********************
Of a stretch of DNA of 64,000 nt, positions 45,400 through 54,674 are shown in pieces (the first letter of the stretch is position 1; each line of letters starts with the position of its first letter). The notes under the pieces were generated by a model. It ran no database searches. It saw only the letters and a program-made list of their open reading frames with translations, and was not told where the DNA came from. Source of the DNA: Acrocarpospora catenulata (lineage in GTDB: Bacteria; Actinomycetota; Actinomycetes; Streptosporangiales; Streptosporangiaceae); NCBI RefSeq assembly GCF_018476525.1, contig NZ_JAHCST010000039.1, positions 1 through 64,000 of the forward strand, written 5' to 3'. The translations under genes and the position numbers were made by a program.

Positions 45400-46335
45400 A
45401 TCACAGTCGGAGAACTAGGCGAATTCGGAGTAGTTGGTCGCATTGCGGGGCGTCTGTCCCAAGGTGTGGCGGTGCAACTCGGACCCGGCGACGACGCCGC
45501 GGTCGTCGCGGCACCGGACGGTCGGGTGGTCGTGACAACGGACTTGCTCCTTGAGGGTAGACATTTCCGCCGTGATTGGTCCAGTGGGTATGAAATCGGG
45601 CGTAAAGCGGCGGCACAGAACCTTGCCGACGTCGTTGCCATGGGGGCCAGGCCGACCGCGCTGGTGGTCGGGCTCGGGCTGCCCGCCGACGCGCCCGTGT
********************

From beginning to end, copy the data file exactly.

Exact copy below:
Of a stretch of DNA of 64,000 nt, positions 45,400 through 54,674 are shown in pieces (the first letter of the stretch is position 1; each line of letters starts with the position of its first letter). The notes under the pieces were generated by a model. It ran no database searches. It saw only the letters and a program-made list of their open reading frames with translations, and was not told where the DNA came from. Source of the DNA: Acrocarpospora catenulata (lineage in GTDB: Bacteria; Actinomycetota; Actinomycetes; Streptosporangiales; Streptosporangiaceae); NCBI RefSeq assembly GCF_018476525.1, contig NZ_JAHCST010000039.1, positions 1 through 64,000 of the forward strand, written 5' to 3'. The translations under genes and the position numbers were made by a program.

Positions 45400-46335
45400 A
45401 TCACAGTCGGAGAACTAGGCGAATTCGGAGTAGTTGGTCGCATTGCGGGGCGTCTGTCCCAAGGTGTGGCGGTGCAACTCGGACCCGGCGACGACGCCGC
45501 GGTCGTCGCGGCACCGGACGGTCGGGTGGTCGTGACAACGGACTTGCTCCTTGAGGGTAGACATTTCCGCCGTGATTGGTCCAGTGGGTATGAAATCGGG
45601 CGTAAAGCGGCGGCACAGAACCTTGCCGACGTCGTTGCCATGGGGGCCAGGCCGACCGCGCTGGTGGTCGGGCTCGGGCTGCCCGCCGACGCGCCCGTGT